Lay Abstract:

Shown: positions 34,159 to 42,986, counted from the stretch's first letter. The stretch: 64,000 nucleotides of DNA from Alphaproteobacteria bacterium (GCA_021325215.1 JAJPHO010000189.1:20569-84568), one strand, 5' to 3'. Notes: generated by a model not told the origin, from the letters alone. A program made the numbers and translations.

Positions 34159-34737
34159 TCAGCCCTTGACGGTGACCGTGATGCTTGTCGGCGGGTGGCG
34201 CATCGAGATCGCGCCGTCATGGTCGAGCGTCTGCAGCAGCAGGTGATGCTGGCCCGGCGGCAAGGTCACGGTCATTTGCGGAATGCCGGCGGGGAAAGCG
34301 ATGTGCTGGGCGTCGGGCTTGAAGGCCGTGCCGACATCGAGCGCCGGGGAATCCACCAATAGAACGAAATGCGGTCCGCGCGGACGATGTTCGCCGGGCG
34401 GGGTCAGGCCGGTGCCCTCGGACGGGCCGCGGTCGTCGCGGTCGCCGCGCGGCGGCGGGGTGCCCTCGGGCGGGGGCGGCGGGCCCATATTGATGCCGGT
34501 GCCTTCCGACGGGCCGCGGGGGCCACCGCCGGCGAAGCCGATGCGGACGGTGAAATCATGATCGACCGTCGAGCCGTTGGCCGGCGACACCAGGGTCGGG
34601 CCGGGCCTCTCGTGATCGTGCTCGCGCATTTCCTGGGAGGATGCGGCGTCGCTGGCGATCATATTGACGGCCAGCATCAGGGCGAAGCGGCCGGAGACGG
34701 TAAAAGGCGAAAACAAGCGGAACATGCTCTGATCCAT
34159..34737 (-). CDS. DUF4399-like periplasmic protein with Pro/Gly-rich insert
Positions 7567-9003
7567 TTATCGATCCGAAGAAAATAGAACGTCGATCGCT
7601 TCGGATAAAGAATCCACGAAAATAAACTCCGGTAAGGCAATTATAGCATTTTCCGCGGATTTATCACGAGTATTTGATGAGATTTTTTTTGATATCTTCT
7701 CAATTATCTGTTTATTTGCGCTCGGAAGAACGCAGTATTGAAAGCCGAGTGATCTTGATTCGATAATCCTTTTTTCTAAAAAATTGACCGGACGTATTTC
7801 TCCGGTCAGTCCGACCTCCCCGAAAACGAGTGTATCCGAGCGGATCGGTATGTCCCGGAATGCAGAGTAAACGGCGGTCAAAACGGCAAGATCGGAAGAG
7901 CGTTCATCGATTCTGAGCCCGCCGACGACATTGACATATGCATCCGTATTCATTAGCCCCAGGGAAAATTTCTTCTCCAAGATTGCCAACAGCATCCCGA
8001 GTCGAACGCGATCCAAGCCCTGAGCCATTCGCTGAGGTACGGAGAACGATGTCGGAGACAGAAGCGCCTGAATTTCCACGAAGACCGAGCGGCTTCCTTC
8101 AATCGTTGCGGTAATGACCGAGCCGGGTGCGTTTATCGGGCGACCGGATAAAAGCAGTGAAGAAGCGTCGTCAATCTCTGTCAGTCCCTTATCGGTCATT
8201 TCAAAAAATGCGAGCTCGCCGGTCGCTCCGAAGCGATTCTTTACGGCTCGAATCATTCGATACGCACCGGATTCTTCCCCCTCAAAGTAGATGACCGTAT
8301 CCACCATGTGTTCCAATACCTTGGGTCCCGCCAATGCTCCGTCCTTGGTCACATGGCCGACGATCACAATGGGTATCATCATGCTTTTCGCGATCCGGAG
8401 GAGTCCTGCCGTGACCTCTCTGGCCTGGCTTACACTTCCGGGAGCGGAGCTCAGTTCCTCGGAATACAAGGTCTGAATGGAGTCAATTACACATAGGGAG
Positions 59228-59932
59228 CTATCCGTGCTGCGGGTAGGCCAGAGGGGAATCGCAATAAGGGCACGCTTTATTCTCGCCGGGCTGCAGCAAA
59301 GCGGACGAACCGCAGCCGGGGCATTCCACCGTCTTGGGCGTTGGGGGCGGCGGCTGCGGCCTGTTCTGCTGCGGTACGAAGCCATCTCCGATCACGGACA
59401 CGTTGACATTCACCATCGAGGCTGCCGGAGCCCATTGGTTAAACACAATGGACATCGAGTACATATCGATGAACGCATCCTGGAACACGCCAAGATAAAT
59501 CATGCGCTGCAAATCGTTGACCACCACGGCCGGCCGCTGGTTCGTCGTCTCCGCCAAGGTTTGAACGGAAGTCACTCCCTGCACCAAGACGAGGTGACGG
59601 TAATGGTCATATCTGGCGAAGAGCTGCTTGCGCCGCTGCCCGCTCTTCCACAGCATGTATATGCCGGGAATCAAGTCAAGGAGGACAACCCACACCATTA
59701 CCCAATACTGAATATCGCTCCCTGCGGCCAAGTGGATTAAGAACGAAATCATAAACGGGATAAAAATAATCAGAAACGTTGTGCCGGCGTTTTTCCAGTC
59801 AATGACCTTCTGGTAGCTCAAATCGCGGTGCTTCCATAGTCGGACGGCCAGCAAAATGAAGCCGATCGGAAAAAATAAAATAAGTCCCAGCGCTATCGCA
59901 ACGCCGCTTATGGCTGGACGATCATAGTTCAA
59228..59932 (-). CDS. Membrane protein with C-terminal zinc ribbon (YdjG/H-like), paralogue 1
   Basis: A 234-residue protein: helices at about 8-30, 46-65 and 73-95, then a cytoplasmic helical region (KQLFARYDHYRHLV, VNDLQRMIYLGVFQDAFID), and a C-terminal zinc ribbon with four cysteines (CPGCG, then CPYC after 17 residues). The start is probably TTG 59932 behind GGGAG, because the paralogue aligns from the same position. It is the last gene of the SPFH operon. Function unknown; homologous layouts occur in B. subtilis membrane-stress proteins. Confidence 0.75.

Chemotherapy is an important component of the front-line approaches for breast cancer therapy. However cancer cells can evolve to become resistant to these chemotherapeutic drugs. Indeed, the majority of treatment failure can be attributed to drug resistance of the tumor. Also, accumulating dosage of certain drugs can result in life-threatening side effects. Further understanding the mechanisms and identifying approaches to enhance chemosensitivity has been the major challenge in systemic cancer treatment. To this regard, a great promise has been on the concurrent treatment of tumors by chemotherapeutic agents combined with inhibitors of the epidermal growth factor receptor (EGFR), a critical cancer target and prognostic tumor marker. It is known that EGFR activates multiple signaling pathways to dictate the malignant behavior of cancer cells. Like ErbB-2/HER-2, EGFR conveys these biological functions through its activity as a ?protein kinase? to phosphorylate other proteins. The common belief is that EGFR promotes cancer cell growth, prevents cell killing by the chemotherapeutic drugs, thus inhibiting EGFR can make cancer cells more sensitive to chemotherapy. However, recent clinical studies implementing such approaches have not been successful as tumors receiving chemotherapy combined with anti-EGFR agents do not respond better than tumors treated by the chemotherapeutic agents alone. These unexpected and disappointing results cast a serious concern for the development of anti-EGFR-based combination cancer therapy in breast cancer. Thus, there is an urgent need for further understanding of the biological mechanisms of EGFR in regulating cell growth and response to chemotherapeutic stress in cancer cells, and for the development of potential biomarkers to identify patients who might be sensitive to the particular therapeutic regimens. PCNA (proliferative cell nuclear antigen) is the indispensable molecular coordinator during DNA synthesis, the obligated process for cancer cells to proliferate and the most vulnerable stage of cancer cells to DNA-damaging agents, such as doxorubicin, etoposide and cisplatin. Because of its critical role in tumor growth, PCNA has been widely used as a prognostic marker in multiple tumor types, including breast cancer. Intriguingly, however, the correlation between PCNA expression and patient survival has been controversial as studies either challenging or supporting the correlation have been reported. We found that EGFR phosphorylates PCNA at the tyrosine residue 211 (Y211). This phosphorylation is important because it stabilizes PCNA on DNA double helix so that DNA synthesis can be conducted. Y211 phosphorylation earmarks PCNA function and is highly correlated with poor survival in a cohort of breast cancer patients. More importantly, EGFR-positive breast cancer cells expressing the wild-type PCNA are more sensitive to chemotherapeutic agents than the cancer cells expressing the mutant PCNA not subject to the phosphorylation. Pretreatment of EGFR inhibitor resulted in de-sensitization to subsequent chemotherapeutic drugs. We propose that EGFR activates PCNA to promote cancer cell proliferation and subsequently sensitizes these actively growing cells to chemotherapy. To test our hypotheses, in Specific Aim 1, we will determine whether EGFR directly stimulates DNA replication through PCNA phosphorylation in cancer cells. The results of this study will be important for future designing of chemotherapy against EGFR-involved breast cancer and will provide further evidence for the role of phospho-Y211 PCNA as a novel tumor marker of this disease. In Specific Aim 2, we will study exactly how the EGFR-PCNA signaling responds to chemotherapeutic agents in breast cancer cells. The resulted knowledge can be used to develop potential tumor markers to evaluate or predict chemoresponse of cancer cells. In Specific Aim 3, we will study the translational impact of manipulating the EGFR-PCNA signaling for chemosensitization in cancer cells and in nude mice breast tumor model inoculated with human breast cancer cells. We will determine whether the sequential combination therapy starting with the chemotherapeutic drugs followed by inhibiting EGFR can achieve improved therapeutic efficacy compared with the conventional regimens (pre- or concurrent inhibition of EGFR). The proposed studies are likely to unveil a critical insight of how cell proliferation, DNA damage repair, and the response to chemotherapy can be regulated through PCNA functions in breast cancer dictated by receptor tyrosine kinases, and provide an opportunity of identifying novel therapeutic targets and prognostic markers of breast cancer. As mentioned above, deregulation of EGFR is frequently associated with breast cancer development and therefore has been an important target for cancer prevention and therapy. Furthermore, the similar concept of sequentially combined treatments may also be applied to therapies targeting other oncoproteins or employing other common chemotherapeutic agents in breast cancer treatment. Thus, success of the proposed research is expected to benefit a large cohort of breast cancer patients. In addition, because all these reagents have been approved for clinical use, the knowledge resulted from the proposed study can become instrumental in developing therapeutic strategies targeting breast cancer in the near future.